- If the metro area's economy is dependent on a few major industries (even if your tenant pool does not necessarily work in these industries) check these as well.
- Talk to property managers and Realtors about how rental properties did during the 2008 crash and which group did best. However, general information can be very deceiving. For example, during the 2008 crash the A class properties our clients owned had almost zero change in rent or time to rent while C class properties suffered 30% or higher vacancy rates. (See, Case Study - Las Vegas and the 2008 Market Crash).
- Check the $/SqFt trends over the last 15+ years. Falling $/SqFt prices are a symptom of ongoing economic distress or outer factors like crime, urban sprawl, etc. Whatever the cause, you are going to be hurt by it in the future. (See, "Investing in Declining Markets)".
- Cities with economies based on manufacturing look scary to me. See US Manufacturing: Understanding Its Past and Its Potential Future, Pew Research - AI, Robotics, and the Future of Jobs and Competition and the Decline of the Rust Belt.
- Check the population trends. See Mapping America’s Futures
What and how you will research the probable economic future of you tenant pool and the local economy depends on the specific businesses and industries.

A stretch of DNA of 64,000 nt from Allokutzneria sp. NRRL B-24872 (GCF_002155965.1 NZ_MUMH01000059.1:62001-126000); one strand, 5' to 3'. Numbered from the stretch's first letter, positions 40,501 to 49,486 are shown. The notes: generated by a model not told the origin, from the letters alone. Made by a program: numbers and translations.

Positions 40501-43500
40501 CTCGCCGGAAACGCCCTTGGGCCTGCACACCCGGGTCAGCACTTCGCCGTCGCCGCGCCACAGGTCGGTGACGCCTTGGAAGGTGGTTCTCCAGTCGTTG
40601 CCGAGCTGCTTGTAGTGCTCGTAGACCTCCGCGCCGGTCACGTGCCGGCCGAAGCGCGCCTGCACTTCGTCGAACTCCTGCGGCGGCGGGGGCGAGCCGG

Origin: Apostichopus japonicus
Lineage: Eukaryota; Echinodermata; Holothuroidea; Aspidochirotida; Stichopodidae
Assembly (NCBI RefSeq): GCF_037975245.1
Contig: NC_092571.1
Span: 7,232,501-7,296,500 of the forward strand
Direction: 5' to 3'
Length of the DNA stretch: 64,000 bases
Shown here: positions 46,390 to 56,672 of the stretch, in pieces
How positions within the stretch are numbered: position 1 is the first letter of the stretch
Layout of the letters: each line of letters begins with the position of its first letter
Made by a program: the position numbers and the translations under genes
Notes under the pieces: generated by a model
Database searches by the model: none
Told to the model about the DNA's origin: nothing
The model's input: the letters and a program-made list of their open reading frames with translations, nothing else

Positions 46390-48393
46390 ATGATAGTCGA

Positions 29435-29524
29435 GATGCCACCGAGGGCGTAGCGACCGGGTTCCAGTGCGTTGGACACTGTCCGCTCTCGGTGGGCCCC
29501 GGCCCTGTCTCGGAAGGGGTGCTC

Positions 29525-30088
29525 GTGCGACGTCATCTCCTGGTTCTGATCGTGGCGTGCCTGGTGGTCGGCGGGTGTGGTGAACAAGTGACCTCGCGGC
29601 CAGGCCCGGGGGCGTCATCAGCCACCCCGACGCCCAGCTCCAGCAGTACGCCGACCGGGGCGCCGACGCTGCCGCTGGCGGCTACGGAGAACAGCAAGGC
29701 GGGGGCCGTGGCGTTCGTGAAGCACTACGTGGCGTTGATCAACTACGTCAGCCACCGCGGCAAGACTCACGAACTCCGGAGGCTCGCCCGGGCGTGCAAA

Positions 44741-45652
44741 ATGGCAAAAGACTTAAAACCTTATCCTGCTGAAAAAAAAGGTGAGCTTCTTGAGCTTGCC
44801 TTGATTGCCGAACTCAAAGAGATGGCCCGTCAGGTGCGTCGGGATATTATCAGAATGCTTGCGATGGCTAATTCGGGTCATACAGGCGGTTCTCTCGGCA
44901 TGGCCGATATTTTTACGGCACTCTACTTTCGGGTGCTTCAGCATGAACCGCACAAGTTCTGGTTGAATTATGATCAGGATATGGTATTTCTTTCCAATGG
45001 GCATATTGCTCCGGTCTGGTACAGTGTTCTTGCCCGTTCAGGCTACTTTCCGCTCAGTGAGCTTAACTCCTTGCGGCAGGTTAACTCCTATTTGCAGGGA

⑦ Once you decide that your target tenant pool is likely to remain employed for the foreseeable future it is now time to compare this location to other potential locations. Remember that there are no perfect locations (or perfect properties). The tool I would use is called SWOT Analysis. Google "SWOT Analysis" and you will find many information sources. One good article I found is, "SWOT Analysis - Do It Properly!"
The short and long term profitability of any investment property is dependent upon the tenants remaining employed at a similar level of income. Determining the short and long term odds of your target tenant pool remaining employed is critical. However, it is just one component of factors to consider when evaluating locations. Use a tool like SWOT to compare potential locations. You will not find a perfect location but you can eliminate potential disasters before you invest.